Dynavax Technologies yesterday said phase 1 studies of its universal flu vaccine candidate suggest that it is safe and immunogenic and that the company will move forward with planning for a phase 2 trial. The company, based in Berkeley, Calif., said in a statement that it presented the findings on Feb 18 at a WHO meeting in Geneva to review progress on pandemic influenza prototype vaccines. The phase 1a and 1b trials tested two vaccines, one alone and one combining two of the company's vaccines that are in development. One is N8295, a fusion protein comprising NP and M2e, two highly conserved influenza antigens covalently linked to Dynavax's proprietary second-generation TLR9 agonist. The company also measured the performance of the vaccine candidate when combined with its investigational H5N1 vaccine. Both forms were safe and well tolerated, with only mild, injection-site reactions reported. The N8295 groups showed antibody response to M2e and NP, when compared to the placebo group and had a cellular response to NP. Adding N8295 to a nonimmunogenic dose of H5N1 vaccine resulted in H1 responses in all N8295 groups. Dr J. Tyler Martin, MD, Dynavax's president and chief medical officer, said in the statement that the trials not only demonstrated safety and immunogenicity attributes, they also demonstrated an adjuvant effect of the hemagglutinin-based vaccine.
Feb 22 Dynavax press release
CIDRAP director calls for full funding of food safety act
Foodborne disease remains a widespread problem in the United States, and although the new Food Safety Modernization Act will help in several concrete ways, the country will take only baby steps unless the act is fully funded, epidemiologist and foodborne disease expert Michael Osterholm, PhD, MPH, wrote today in a New England Journal of Medicine perspective piece. Osterholm, director of the University of Minnesota's Center for Infectious Disease Research and Policy, publisher of CIDRAP News, wrote that the 1990s saw significant reductions in foodborne pathogens but that the last decade has witnessed little improvement. He added that measures in the food safety act should help make our food supply safer, such as increased Food and Drug Administration (FDA) authority to regulate food facilities, including inspection of records and authorization of preventive controls; establishment of minimum food-safety standards; more FDA oversight of food imports; and steps toward better product tracing. However, he concludes, "Recent reports in the media calling this act 'historic legislation' must be tempered by the reality that without the necessary resources, requiring the FDA to carry out the law's required activities will be like trying to get blood out of a rock. And in the end, food safety in the United States cannot be expected to improve in more than an incremental manner."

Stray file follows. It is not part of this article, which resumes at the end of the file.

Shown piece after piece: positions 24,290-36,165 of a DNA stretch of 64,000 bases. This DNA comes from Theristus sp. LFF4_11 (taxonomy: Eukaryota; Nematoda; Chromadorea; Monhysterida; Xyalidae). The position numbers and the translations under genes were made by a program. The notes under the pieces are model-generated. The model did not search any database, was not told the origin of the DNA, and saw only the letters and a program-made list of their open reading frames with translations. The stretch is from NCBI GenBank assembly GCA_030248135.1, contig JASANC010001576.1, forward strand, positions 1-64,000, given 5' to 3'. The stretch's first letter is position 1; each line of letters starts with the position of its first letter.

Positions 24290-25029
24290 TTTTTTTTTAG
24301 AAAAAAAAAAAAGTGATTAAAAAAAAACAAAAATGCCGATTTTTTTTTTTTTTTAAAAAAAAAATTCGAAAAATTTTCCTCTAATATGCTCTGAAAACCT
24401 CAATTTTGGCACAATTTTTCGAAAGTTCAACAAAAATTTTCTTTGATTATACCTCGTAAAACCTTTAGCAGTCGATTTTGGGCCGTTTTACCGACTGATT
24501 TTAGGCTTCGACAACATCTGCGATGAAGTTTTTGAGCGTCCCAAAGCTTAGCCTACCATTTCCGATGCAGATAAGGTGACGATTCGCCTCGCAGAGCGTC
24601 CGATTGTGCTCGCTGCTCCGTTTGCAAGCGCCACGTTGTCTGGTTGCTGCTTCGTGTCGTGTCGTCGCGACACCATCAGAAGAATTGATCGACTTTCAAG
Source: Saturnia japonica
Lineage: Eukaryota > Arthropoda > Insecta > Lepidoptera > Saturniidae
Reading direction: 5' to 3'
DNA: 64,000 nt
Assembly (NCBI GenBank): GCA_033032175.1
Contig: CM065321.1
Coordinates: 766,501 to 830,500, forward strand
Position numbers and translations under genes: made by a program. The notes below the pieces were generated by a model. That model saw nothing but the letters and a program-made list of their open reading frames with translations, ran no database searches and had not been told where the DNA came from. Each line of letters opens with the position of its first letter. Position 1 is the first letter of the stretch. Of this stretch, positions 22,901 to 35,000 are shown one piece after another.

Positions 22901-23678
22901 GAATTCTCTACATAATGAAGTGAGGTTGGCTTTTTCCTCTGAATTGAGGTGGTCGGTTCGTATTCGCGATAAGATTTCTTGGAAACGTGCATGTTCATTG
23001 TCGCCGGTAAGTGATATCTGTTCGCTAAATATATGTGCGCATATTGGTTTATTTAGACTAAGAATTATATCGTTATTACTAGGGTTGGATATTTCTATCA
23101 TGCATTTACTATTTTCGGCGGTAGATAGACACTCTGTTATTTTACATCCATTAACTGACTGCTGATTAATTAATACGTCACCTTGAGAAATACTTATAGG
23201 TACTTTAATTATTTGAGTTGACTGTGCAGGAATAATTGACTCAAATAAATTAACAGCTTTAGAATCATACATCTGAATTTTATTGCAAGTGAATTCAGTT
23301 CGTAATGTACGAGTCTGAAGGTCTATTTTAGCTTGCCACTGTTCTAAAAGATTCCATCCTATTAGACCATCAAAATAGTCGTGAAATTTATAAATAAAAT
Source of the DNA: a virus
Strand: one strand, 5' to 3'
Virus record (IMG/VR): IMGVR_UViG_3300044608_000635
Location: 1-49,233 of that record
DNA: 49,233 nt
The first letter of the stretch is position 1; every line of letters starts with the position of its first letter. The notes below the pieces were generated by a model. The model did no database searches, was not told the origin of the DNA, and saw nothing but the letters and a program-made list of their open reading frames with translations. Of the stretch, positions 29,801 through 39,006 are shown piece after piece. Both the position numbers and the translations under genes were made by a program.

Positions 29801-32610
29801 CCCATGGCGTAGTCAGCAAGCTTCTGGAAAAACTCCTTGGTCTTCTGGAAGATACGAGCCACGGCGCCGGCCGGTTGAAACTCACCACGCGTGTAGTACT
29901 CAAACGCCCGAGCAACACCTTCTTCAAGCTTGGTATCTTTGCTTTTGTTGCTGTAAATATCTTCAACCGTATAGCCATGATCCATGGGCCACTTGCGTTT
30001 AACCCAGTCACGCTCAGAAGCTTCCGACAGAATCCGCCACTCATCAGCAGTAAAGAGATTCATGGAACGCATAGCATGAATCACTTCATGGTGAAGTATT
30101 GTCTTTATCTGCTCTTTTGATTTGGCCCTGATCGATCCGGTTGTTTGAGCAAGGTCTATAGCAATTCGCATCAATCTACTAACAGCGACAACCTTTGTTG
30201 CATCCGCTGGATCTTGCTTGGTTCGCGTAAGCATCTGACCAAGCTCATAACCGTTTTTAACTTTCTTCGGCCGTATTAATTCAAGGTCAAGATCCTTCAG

Feb 23 N Engl J Med perspective
Report recommends broad cooperation to foster dengue vaccines
To spur development and deployment of dengue vaccines in countries that most need them, regulatory agencies need to address issues unique to multivalent vaccines and take steps to speed the approval process, according to a report published yesterday that is based on two international meetings held in 2007. Because an effective dengue vaccine will need to be quadrivalent to counter the four common dengue strains, vaccine safety needs to include such issues as interference between vaccine serotypes, according to the report, in PLoS Medicine. To expedite vaccine approval, manufacturers can submit a dossier to the European Medicines Agency for the Evaluation of Medicinal Products (EMA) for review, a step that was established to aid vaccine assessment by national regulatory authorities in dengue-endemic countries. Manufacturers may also obtain scientific advice and protocol assistance from the EMA, further expediting the process. The meetings were convened by the Developing Countries' Vaccine Regulators Network of the World Health Organization and the Dengue Vaccine Initiative Consortium, which in 2007 was called the Pediatric Dengue Vaccine Initiative. The authors say that no event since the meetings has undermined the report's advice; in fact, they write that vaccine development since then has only magnified the importance of the recommendations.
Feb 22 PLoS Med report